Imagine 55 battles with 3.5 million losses lasting 116 years. This is the story behind the Hundred Years’ War, an extensive struggle between England and France over succession to the French throne between 1337 and 1453. The war commences firstly with a conflict over the status of the duchy of Guyenne which belonged to England yet it was a fief of the French crown. Secondly, the closest relatives of the last direct Capetian King Charles IV had claimed the crown of France which was to be challenged.
Over the period of the late sixteenth century to the late eighteenth century nobility changed its influences on the public and the royal court this led to arguments such as the difference of the sword and robe nobles to the idea of not having nobles at all. This controversy will continue as the struggle for power continues in the higher classes in European governments or when the idea of monarchy ends
They, like a fox, slyly gained political influence over the church by negotiating with the pope. They were given the ability to choose who would be the Church’s clergy and priests. This is extremely important to the throne, for with this capability, the monarch would be able to control the faith of their nation. Not only would they manage the finances and property of the people, but also the hearts. Another “fox-like” quality of the French monarchs is the astute way in which Edward IV and others conducted foreign policy. They focused on diplomacy when dealing with foreign affairs, which helped them to avoid expensive wars. This saved their nation a large amount of money, because instead of constant fighting, there was continual growth. In a similar manner to England, the French monarchy displayed sneaky characteristics by choosing from among smaller landowners and urban lawyers for a government council. By choosing these landowners and lawyers, the monarch received more financial support and power than they would have by choosing nobles and aristocrats. Along with the “fox-like” actions, France also showed “lion-like” characteristics with Edward, Richard III, and Henry VII who attempted to reinstate prominence, suppress the influence of the nobility, and demonstrate law and discipline a local level around France. By lessening the importance of nobles, the rulers gained control and started to rebuild the position of the monarch. They were fierce in their endeavors to gain power and enforce law in their nation. This, along with the newly established influence on the church and careful efforts to avoid expensive and unnecessary wars, showed how France both had “fox-like” and “lion-like”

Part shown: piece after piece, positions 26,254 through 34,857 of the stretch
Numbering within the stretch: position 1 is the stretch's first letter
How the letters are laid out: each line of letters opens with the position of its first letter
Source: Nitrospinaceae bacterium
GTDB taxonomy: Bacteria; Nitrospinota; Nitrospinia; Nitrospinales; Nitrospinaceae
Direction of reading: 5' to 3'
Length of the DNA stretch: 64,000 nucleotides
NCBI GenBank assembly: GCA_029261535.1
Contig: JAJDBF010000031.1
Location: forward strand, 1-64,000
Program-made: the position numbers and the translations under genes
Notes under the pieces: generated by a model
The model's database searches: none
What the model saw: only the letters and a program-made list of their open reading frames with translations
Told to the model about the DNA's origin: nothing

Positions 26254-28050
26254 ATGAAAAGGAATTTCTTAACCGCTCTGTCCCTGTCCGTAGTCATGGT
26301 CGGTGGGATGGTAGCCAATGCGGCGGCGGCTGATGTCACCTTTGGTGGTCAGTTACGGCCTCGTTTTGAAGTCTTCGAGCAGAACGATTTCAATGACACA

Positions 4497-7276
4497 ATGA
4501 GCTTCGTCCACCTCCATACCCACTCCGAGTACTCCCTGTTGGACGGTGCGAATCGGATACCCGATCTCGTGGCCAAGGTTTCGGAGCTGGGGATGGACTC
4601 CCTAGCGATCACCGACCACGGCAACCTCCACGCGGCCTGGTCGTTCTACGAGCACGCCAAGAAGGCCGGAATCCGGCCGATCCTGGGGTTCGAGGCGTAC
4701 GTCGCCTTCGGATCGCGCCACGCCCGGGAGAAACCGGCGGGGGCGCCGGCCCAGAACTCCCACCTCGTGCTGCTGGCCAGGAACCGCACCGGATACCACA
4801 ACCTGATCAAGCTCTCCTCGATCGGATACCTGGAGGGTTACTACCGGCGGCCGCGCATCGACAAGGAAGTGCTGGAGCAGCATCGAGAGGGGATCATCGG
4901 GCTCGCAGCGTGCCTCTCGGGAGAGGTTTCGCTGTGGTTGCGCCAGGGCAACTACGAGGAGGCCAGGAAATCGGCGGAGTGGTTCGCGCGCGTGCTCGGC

With a lock of nobles in Europe, Kings take control of more land and make more laws.
The English, with a smaller population, actually had a larger pool of higher quality troops available than the French. England also had a lock on longbowmen (yeomen), who were also excellent infantry and light cavalry. Thus the English had mobility and quality advantages. Meanwhile, the